As a result, Indian air cargo is facing three first-time scenarios since the open sky policy for cargo aircraft was announced by the Government. First, freight rates have been slashed drastically. Prior to the slump, premier airlines charged around Rs 80 per kg for a shipment to Europe. Today, depending on the airline, exporters can send a shipment to Europe at anywhere between Rs 45 and Rs 68 a kg. Second, more often than not, airlines are forced to negotiate rates with the exporter directly, something unheard of in India till now. Prior to 1995, airlines would set a rate, and the exporter could either take it or leave it. Third, capacity for outgoing cargo is actually surplus. "Capacity utilisation for most airlines today stands between 60 and 70 per cent," says the Middle-Eastern airline's cargo manager.
But the excess supply can also be credited to the fresh capacities which came into India in 1995. In fact, 1995 saw capacitybeing increased by over 10 per cent, says Dadlani. Though the premier carriers did not add capacity during the year, with some actually reducing their ad-hoc freighters, new airlines operating chartered flights began operations. Points out Bretonniere: "Cargolux and Martin Air now operate in India. Besides, United Airlines flies a Boeing 767 passenger aircraft daily to Hong Kong and another to London. By offering low rates, they manage to stock a lot of cargo in the huge belly hold of the aircraft."
The leading airlines are thus busy devising strategies to max-imise capacity utilisation. "The only way to achieve this is by being flexible and responsive to market needs, and by going in for short haul freighters," says Meera Juneja, regional director, sales, KLM Cargo. For instance, KLM is busy devising routings like Amsterdam-Dubai-Bombay-Kuala Lumpur-Penang-Madras-Dubai-Amsterdam. Since volumes are either not available, or would disrupt the precarious market equilibrium, the idea is to pick up small amounts of cargo from numerous destinations to max-imise capacity utilisation and cut losses.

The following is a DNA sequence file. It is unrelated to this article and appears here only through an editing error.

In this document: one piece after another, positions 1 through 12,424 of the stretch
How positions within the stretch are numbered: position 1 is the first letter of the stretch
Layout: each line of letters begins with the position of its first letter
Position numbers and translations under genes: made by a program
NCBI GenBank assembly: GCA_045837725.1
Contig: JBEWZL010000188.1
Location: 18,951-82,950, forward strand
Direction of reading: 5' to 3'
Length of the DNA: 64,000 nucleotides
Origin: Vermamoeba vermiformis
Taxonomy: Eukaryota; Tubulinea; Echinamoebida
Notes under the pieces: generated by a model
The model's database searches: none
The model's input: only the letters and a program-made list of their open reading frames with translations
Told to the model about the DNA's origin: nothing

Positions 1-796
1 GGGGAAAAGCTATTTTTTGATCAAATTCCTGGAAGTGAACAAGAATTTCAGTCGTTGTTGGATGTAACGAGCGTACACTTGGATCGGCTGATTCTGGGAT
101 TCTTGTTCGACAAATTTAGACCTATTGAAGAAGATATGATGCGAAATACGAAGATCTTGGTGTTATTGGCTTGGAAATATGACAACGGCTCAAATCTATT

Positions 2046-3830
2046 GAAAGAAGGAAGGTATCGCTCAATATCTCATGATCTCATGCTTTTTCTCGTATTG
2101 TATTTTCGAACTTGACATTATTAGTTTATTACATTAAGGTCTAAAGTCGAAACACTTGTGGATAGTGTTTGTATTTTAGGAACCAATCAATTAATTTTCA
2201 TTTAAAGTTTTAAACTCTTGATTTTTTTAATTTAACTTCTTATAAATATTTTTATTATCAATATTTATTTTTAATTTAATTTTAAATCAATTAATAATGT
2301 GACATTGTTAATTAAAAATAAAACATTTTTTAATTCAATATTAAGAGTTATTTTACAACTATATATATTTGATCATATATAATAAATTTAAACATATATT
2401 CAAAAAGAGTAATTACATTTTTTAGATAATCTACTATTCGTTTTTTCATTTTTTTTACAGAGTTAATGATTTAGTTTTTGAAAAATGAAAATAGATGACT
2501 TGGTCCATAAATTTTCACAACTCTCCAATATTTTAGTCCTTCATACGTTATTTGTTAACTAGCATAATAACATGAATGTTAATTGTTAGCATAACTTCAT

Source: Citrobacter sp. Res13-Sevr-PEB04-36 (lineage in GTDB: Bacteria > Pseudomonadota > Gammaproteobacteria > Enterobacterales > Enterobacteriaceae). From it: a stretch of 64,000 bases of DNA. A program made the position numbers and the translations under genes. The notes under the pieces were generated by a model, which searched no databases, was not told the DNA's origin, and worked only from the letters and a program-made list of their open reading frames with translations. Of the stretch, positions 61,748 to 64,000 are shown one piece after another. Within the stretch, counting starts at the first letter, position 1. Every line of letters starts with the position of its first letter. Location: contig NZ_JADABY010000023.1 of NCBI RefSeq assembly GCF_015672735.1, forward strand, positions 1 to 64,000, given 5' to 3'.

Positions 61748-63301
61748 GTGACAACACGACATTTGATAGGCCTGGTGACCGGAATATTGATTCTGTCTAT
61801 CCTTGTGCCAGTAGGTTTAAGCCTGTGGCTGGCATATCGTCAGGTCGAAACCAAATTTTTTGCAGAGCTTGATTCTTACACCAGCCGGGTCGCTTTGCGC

The problem of overcapacity leaves the airlines with only two options: reduce capacity, or outplay your competitors byoffering rock-bottom rates.
"Despite the slump, everybody wants to hold on to their turf because the situation is expected to improve by the end of 1996," says Juneja. With the first option ruled out, airlines are busy competing with each other, offering cheap rates and devising innovative pricing strategies, until of course, they can do something similar to what KLM is trying. But that's a tough shot for most airlines. It involves precise synchronisation of sluggish but volatile Indian operations with world-wide operations.